Next, we look around the table and identify whose strengths most closely align with the work that is needed and what commitment individuals are willing to give (Can do will do). This becomes the work and the roles that individuals take on in the organization.
The world isn’t flat, so why do we continue to design and structure our business operations as such squares? One of the common complaints I hear from small business owners, non-profit boards, and plain ole community-led associations is the overwhelming frustration with developing an operations model that ensures individuals time, talents, and gifts are being leveraged to the best of their ability.
To articulate an organization’s structure, groups use an organizational chart. This chart, allows people to visualize the roles and responsibilities of the respective company. It helps to identify who reports to whom, how work should flow through the company, and who has the authority to make the final decision.
Most organizations structure their employees and work functions in a “pyramid” shaped pattern. Not to be confused with the pyramid scheme, but often give the same vibes that the lower an individual is in the organization the less valuable and critical their work is. Engineer Daniel McCallum is credited with developing the present day organizational chart in the mid-1800s (Elizabeth Stinson for Wired Magazine).
The chart is autocratic, typically with one leader or a group of leaders (Board) at the very top that determines and influences the entire organization. with many little subordinates beneath. The form of organizational chart is also limited in visually depicting areas of work-collaboration, which can lead to institutional duplication. Furthermore, the success of the organization is setup to rely on the guidance of one individual, which can be detrimental to the health of an organization when a bad leader is at the top. While its implementation has been critical to creating “successful organizations” and wealthy leaders, it has created tension where individuals and their roles are valued are valued based on their position in the chart.
Think “climbing the ladder” or “make it to the top.” There is a false sense that the higher you move in an organization the more valuable an individual’s work is. However, I believe that a truly healthy and vibrant organization understands that its success is driven by each role that exists in the organization. The person who cleans the CEO’s office, is just as important as the CEO.
As more and more organizations transition to a shared leadership approach and begin to operate with a collective model, we quickly find out that this traditional hierarchical structure of organization is not suitable. First, the chart visually assigns value to certain positions by placing them above or below another position. This contradicts the concept of collective or cooperative building, where all roles have equal value. Second, the chart is limited in identifying areas of collaboration or similarities. This is critical, as technology makes it easier for cross-training and general shared knowledge.
For collaborative or cooperative organizational management styles, the most effective organization structure would be one that clearly articulates the roles of each individual and/or group, shows areas of peer collaboration and group cooperation, and supports the strengths of the workforce. For a quick and easy solution to this, I was inspired by a brainstorming technique that I was taught in elementary school – The Venn Diagram.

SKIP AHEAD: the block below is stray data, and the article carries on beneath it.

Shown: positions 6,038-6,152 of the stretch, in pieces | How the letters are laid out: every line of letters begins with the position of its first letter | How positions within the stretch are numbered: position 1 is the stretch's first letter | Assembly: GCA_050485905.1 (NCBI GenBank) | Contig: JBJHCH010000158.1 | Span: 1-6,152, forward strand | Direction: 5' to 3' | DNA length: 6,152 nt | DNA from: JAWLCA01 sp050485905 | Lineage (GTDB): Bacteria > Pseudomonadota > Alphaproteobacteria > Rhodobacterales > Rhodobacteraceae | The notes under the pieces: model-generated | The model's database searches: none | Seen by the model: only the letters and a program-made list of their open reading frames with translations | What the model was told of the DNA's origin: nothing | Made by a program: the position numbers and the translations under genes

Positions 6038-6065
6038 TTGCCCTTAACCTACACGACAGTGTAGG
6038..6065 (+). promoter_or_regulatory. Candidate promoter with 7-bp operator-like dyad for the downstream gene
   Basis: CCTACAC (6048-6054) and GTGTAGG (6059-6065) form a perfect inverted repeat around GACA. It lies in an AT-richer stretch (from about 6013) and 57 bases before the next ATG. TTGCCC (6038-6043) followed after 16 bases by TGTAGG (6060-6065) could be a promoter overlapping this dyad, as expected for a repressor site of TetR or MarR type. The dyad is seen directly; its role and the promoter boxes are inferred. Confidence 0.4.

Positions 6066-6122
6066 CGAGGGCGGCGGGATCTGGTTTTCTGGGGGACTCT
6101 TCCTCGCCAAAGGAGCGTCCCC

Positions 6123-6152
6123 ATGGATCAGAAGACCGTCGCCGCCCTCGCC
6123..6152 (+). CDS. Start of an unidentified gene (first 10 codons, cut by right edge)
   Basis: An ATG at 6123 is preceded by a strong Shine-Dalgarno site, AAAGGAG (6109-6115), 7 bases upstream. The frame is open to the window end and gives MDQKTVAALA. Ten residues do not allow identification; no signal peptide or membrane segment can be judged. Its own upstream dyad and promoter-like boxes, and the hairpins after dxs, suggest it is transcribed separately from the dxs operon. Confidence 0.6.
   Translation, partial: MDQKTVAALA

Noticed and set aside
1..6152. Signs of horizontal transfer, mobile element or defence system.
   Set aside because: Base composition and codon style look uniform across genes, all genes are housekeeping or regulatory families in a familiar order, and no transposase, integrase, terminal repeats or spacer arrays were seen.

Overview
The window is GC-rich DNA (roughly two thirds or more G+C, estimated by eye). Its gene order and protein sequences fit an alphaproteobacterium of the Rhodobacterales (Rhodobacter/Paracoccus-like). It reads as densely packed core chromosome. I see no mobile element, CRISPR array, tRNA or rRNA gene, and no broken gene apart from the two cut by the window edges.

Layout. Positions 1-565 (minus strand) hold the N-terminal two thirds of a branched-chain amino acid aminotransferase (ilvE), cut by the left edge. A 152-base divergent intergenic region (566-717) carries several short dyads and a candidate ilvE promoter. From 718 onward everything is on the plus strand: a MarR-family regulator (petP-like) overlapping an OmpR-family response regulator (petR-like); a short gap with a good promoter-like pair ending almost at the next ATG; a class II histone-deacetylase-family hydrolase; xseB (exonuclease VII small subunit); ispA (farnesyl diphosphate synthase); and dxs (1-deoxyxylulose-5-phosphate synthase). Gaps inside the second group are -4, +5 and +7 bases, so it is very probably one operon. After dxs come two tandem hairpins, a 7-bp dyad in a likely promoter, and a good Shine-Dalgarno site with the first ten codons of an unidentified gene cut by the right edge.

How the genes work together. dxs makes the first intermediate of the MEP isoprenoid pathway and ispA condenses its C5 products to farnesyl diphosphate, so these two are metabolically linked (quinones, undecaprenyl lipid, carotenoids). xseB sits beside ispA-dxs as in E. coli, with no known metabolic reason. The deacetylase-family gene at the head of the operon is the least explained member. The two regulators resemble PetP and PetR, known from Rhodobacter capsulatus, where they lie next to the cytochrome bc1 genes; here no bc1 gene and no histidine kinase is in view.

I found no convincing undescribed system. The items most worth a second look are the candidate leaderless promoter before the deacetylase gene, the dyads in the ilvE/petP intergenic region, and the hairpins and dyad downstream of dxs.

Here is an example that I developed for a friend’s non-profit in 2014.
At the center of the chart is the organization, because the organization it’s mission, vision, and work is the most important entity. It is the common goal that connects everyone. And while the roles of the organization changes, the essence of the organization does not.
From there, the work functions that needs to be accomplished in the organization are incorporated. What drives the work? What kind of work needs to happen?
Note that the names for each of the roles very specific. This is because roles focus on the needs of the organization and the strengths of the parties involved.This helps ensure that you have the best people accomplishing their best work, in the best interest of the organization. Also, giving people the opportunity to name themselves, eliminates the expectations that are made for more conventional roles. What happens when an Executive Director doesn’t behave in the manner of an “Executive Director” or when an Accountant chooses to pitch an program?
In a shared leadership approach, authority is permitted or delegated by the entire group. Areas only concentrated in one circle indicates permitted or delegated authority. In order to operate effectively, the group must trust (and rely on) the individual who they have delegated authority to, as the authority, even in instances when other individuals may disagree.
There are areas where two roles overlap – showing areas for collaboration and partnership.
Areas in the center of the circle, represent activities/functions that are innate to the organization that everyone is responsible for doing together.
When its finished, the organizational chart looks very similar to an atom and functions more organically when individuals understand they are committed to each other and to the organization, as opposed to one individual leader. This is a model that we have been working to implement in the Cottage City Community Garden and hopefully we can see roll into more spaces.